Women refugees in Mtabila, Tanzania face spiralling violence
To mark Refugee Week 2012 we’ve decided to highlight the work of our partner the Women’s Legal Aid Centre and draw attention to the worsening situation for women, children and men in the Mtabilia refugee camp in Tanzania.
As Tanzania is a relatively stable country in East Africa, unlike many of its neighbours, such as the Democratic Republic of Congo, Rwanda and Burundi, it has provided a safe haven for hundreds of thousands of refugees fleeing conflict.
However the Government of Tanzania has tried to oust the refugees, declaring that the country should be a ‘refugee free zone’. This attitude and the measures contained in the 1998 Refugee Act have made the position of already vulnerable refugees, more than half of whom are women and children, even more precarious.
In line with this agenda the closure of camps has worsened overcrowding, poverty, illness and violence in the remaining two camps, as over 100,000 people are crammed into Mtabila and Nyaragusu. And now the 38,211 Burundi refugees (of which nearly 30,000 are women and children) in the Mtabila camp are under even more pressure.
At first the government campaigns to promote repatriation together with the Burundi government and the UN High Commission for Refugees (UNHCR) took the form of awareness-raising such as ‘go and see’ visits organized by UNHCR to show refugees how Burundi is now safe and what is being done to support their reintegration UNHCR offered incentives such as money, food and items such as bicycles and cooking pots but few refugees chose to repatriate as a result of these campaigns.
Over the last few years the Tanzanian government has steadily increased the pressure on the refugees and its measures to force people to repatriate include withdrawing services such as schools and markets, burning and destroying crops and houses, and closing sections of the camps to crowd people into smaller and smaller areas.
In spite of the conditions in the camp becoming increasingly difficult the refugees have said they do not want to go home and are afraid for their security.
Violence against women refugees
Women in both Mtabila and Nyaragusu camps face very high levels of violence. An assessment by UNHCR showed that a total of 295 incidents of rape and other forms of violence against women were reported in one six month period. The real number is likely to be much higher as many women will not report the crimes against them, perhaps because they are not aware of their rights or don’t know where to go to access support or services.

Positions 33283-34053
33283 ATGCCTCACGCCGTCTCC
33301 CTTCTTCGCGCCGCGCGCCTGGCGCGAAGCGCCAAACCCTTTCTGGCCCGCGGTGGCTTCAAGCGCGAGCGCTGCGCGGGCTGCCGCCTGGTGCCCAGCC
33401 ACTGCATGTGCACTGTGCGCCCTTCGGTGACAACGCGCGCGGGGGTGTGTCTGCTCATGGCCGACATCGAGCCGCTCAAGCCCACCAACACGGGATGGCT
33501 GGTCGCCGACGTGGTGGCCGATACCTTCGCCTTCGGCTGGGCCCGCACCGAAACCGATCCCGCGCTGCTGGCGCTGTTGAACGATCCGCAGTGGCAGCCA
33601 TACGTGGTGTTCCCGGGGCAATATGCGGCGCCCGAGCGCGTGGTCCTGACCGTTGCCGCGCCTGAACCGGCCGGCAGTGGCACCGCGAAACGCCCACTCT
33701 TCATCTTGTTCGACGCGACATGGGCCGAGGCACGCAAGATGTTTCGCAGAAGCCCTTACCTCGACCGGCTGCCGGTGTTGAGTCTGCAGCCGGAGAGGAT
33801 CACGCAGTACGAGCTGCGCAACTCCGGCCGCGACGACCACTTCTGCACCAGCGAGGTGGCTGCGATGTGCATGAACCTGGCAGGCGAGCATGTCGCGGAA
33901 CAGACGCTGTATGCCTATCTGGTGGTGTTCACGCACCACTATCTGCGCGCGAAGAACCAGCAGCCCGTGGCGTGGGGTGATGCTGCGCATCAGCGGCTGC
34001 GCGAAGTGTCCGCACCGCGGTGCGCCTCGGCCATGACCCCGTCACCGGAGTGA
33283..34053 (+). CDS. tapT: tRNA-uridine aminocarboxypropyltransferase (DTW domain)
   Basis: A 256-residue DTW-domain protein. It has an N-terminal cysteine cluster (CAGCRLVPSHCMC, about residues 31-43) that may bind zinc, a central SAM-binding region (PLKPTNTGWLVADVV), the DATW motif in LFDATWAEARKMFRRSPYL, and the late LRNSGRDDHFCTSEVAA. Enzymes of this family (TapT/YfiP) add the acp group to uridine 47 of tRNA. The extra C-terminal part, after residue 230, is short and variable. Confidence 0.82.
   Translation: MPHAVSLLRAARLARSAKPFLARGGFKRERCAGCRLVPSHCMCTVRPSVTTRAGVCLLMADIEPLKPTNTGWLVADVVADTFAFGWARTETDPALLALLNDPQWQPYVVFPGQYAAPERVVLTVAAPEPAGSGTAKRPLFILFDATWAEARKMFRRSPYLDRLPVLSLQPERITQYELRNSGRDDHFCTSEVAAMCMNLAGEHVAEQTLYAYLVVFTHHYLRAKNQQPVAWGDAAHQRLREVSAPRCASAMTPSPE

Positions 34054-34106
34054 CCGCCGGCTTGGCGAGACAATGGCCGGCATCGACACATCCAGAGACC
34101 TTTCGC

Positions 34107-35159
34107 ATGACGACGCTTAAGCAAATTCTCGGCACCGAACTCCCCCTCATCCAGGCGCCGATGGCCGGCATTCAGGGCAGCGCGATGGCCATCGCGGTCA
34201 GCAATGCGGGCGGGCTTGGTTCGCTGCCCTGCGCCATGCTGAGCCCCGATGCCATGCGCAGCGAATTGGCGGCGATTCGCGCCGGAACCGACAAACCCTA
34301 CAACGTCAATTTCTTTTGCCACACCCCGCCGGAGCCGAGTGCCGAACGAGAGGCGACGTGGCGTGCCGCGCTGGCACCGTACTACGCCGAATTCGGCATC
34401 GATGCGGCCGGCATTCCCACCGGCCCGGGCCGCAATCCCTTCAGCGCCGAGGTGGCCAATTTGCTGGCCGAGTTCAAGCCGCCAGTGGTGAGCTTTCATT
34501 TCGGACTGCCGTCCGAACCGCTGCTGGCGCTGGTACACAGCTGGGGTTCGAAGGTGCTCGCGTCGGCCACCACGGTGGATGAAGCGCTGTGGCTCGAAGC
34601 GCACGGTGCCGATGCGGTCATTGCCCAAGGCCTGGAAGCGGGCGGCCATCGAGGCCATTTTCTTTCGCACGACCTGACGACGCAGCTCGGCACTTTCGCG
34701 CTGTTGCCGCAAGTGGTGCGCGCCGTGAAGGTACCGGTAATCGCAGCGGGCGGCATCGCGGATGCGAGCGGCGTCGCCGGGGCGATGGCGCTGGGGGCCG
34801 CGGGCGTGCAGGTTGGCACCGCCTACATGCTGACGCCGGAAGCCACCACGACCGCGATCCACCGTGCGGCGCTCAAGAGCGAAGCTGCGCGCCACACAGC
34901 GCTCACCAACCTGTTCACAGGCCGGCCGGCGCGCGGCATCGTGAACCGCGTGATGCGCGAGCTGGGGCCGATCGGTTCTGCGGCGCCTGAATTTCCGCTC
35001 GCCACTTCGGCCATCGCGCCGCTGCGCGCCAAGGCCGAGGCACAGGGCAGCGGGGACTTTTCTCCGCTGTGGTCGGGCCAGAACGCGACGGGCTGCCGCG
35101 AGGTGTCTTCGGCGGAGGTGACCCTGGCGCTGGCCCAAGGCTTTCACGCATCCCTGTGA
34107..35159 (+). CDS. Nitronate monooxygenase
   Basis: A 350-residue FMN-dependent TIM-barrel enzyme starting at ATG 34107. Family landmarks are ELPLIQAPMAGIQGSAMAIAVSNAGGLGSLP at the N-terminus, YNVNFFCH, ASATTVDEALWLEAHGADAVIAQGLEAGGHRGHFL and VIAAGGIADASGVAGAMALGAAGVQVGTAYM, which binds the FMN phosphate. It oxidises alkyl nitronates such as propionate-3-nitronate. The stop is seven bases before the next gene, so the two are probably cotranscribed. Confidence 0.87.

That’s where our partner comes in. The Women’s Legal Aid Centre (WLAC) provide women with support and information about their rights, but also crucially train women in the camps as paralegals so that women who have experienced violence can access support and advice within their community.
They also work to raise awareness and build support in Tanzania beyond the camps to encourage people to recognise, promote and protect the rights of refugee women, children and men and respond to cases of violence against women and other human rights abuses.
A drastic increase in violence
In recent months the push for repatriation of the people who live in Mtabila has taken a more brutal turn. The Tanzanian government has sent in the army and for a month the UNHCR withdrew food rations from 4626 people, including 919 women and 2824 children.
We have heard that people in Mtabila are traumatized by the presence of soldiers with guns as it reminds them of what they have fled. There are also reports that people have been assaulted by soldiers, including an elderly woman who was beaten when she tried to return to her garden to pick some vegetables.
This has resulted in increasing violence within the camp. WLAC are seeing twice the number of cases in Mtabila that they see in the other camp which is three times larger. In particular, WLAC has seen a three-fold increase in domestic violence in the last six months as family relations are strained and the community put under increasing pressure.
In spite of this many of the people in the camp say they would rather die there than live in the shadow of conflict. IRIN reported in February that, ‘though Burundi’s civil war ended in 2005 it remains in an acrimonious political deadlock with widespread reports of assassinations and human rights abuses since elections in 2010’.
Next week a group of NGOs will deliver a collective statement to UNHCR’s Standing Committee expressing their concerns that the forced repatriation of refugees to their country of origin is a violation of international refugee law. The deteriorating conditions in the camp also raise serious questions about the legality of the repatriation effort.
We will keep in touch with WLAC and try to support them as they struggle to combat the rising levels of violence against women in Mtabila.
Find out more about WLAC’s work and the situation in Mtabila by watching this audio slideshow produced by One World Action: